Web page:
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Why India Faces a Huge Water Crisis

By Lucy Clarke · September 8, 2022
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Although India has 4% of all the world’s water resources, it is actually a country that is facing an intense water crisis. Despite the fact that India experiences a high amount of rainfall, water is badly managed throughout the country leading many people to experience water shortages, water insecurity or leading people to drink dirty and contaminated water

Throughout this article, we’ll explore why India is currently facing the worst water crisis in its history and why. 

Why is India unique in regard to its water crisis?

India is currently facing the worst water crisis in its history - a surprising fact considering that India experiences intense rainy seasons and has many rivers flowing through it. However, India’s population is three times the size of the United States’ but the country is only ⅓ of the US’s physical size, meaning that the limited water resources are going to be considerably stretched, in order to ensure that every citizen can get access to water. Additionally, there is a significant amount of the population who live in poverty, which is highly disproportionate to the number of people who would be considered middle class. Compared with rapid population growth in its cities, this means that the available water supply is stretched to support the burgeoning population. India also uses a large amount of water in agriculture due to the fact that the country is a major grain producer too. Combined with all these other factors, this means that the problems that India faces in regard to water insecurity are rather different from other water-scarce countries across the world. 

Why is India facing the worst water crisis in its history?

India is currently facing the worst water crisis in its history, and this is partly due to its growing population. By 2050, India’s population is expected to grow to 1.6 billion. At the moment, this is completely unsustainable in regard to India’s water supplies. According to a NITI Aayog report, the situation has never been worse - with many states exhausting their groundwater resources in 2021. With the worsening climate crisis, the available water supplies are also depleted further. India needs solutions now, before its population grows any further and before climate change really takes hold. As it stands, children in 100 million homes in the country lack water and one out of every two children is affected by malnutrition.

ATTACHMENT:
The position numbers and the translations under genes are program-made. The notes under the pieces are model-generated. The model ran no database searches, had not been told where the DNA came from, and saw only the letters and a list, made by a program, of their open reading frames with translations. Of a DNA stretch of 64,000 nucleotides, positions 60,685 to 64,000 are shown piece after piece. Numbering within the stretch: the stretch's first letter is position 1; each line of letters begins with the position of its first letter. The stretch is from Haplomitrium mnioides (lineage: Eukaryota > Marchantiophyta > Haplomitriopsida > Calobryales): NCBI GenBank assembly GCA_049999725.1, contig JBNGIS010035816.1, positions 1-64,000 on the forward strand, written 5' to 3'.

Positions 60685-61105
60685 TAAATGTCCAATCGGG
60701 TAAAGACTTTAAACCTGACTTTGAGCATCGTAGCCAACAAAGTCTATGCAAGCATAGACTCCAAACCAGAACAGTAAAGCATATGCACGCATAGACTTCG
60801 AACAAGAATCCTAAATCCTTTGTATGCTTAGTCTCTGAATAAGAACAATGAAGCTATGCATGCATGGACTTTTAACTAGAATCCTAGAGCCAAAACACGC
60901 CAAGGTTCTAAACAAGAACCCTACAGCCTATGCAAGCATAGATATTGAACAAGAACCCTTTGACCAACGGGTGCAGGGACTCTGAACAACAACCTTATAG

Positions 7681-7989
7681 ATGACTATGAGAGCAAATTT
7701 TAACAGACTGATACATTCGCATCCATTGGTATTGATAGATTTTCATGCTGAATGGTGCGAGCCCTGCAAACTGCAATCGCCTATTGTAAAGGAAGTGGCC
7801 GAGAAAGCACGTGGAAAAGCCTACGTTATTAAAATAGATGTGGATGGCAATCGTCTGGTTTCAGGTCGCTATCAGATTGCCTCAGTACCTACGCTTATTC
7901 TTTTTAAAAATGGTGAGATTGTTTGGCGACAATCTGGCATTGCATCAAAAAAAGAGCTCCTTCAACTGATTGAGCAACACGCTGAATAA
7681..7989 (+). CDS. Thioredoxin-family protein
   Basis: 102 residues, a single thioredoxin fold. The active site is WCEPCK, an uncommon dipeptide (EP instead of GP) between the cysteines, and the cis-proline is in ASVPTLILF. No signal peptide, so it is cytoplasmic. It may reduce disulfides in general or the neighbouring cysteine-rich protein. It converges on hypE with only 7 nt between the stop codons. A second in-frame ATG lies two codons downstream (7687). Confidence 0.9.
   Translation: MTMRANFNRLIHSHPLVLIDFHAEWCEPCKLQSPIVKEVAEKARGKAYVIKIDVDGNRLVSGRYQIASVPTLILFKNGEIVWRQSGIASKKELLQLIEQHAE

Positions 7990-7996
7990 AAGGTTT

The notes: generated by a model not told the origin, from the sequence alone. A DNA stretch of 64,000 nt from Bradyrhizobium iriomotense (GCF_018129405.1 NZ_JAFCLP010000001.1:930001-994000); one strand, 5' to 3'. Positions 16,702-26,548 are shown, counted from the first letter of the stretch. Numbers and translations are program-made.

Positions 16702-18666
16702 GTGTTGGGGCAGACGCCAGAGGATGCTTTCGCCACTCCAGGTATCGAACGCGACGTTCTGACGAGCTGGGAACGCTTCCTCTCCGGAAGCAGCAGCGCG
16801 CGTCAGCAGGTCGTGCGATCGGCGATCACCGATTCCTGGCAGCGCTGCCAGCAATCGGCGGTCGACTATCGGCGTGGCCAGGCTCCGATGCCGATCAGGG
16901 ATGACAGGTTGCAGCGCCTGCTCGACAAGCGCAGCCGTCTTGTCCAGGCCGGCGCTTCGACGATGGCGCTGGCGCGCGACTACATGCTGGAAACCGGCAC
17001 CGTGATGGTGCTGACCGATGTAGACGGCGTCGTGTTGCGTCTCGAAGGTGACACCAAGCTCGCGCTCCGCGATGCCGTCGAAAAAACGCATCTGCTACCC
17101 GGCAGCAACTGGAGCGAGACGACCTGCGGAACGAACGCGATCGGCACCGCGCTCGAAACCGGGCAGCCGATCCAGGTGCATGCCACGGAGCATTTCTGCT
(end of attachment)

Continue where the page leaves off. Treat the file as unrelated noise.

Is water treated as a commodity in India?

In India, there’s a false belief that rain will continuously replenish the water stock. As such, water is not treated as an economic resource and there is no price to pay for its consumption. The reality is that the Indian government needs to ask itself how much freshwater is left, and water needs to be seen as a limited resource. However, on a per-capita basis, the amount of available water is shrinking year-on-year. When water is scarce, it can be a huge source of inequality - and often it’s the industries, such as fishing and sand-mining, that work heavily with water that gets very negatively impacted too.  However, the distribution of water can be very unequal too. While there may be long queues in the slums of Indian cities for water, the privileged often corner access to it. 

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How is the Indian government taking action?

India’s water crisis is often attributed to not only population growth, environmental factors and agriculture but also government mis-management. Lack of government planning, widespread government corruption and increased corporate privatisation have all contributed to the water crisis in India. However, there are some steps that the government has taken to try and improve the country’s access to water. Firstly, they set up the Ministry of Jal Shakti in 2019, which is a ministry that will oversee everything related to water management. Secondly, the Ministry of Jal Shakti launched the Jal Jeevan Mission in the 2021-2022 budget, with the aim to provide safe drinking tap water to every rural household by 2024. Things are changing, however, more drastic action is required to ensure that there is enough clean drinking water in India. 

How do perceptions around water need to change?

Water needs to be thought of as an economic resource, and therefore, more money needs to be diverted to spending on water resources. There needs to be more money available to clean up existing waterways and water supplies and the Indian state needs to consolidate its efforts under one ministry. Throughout Indian society, people should be educated on the water system, so everyone can be more responsible for their own water consumption, too. It would also be practical to reconsider how much water is used in agriculture and whether there are some older practices that use far less water but retain the same yield. Perceptions around India’s water system need to be changed to ensure that India has enough water to support its population for years to come.

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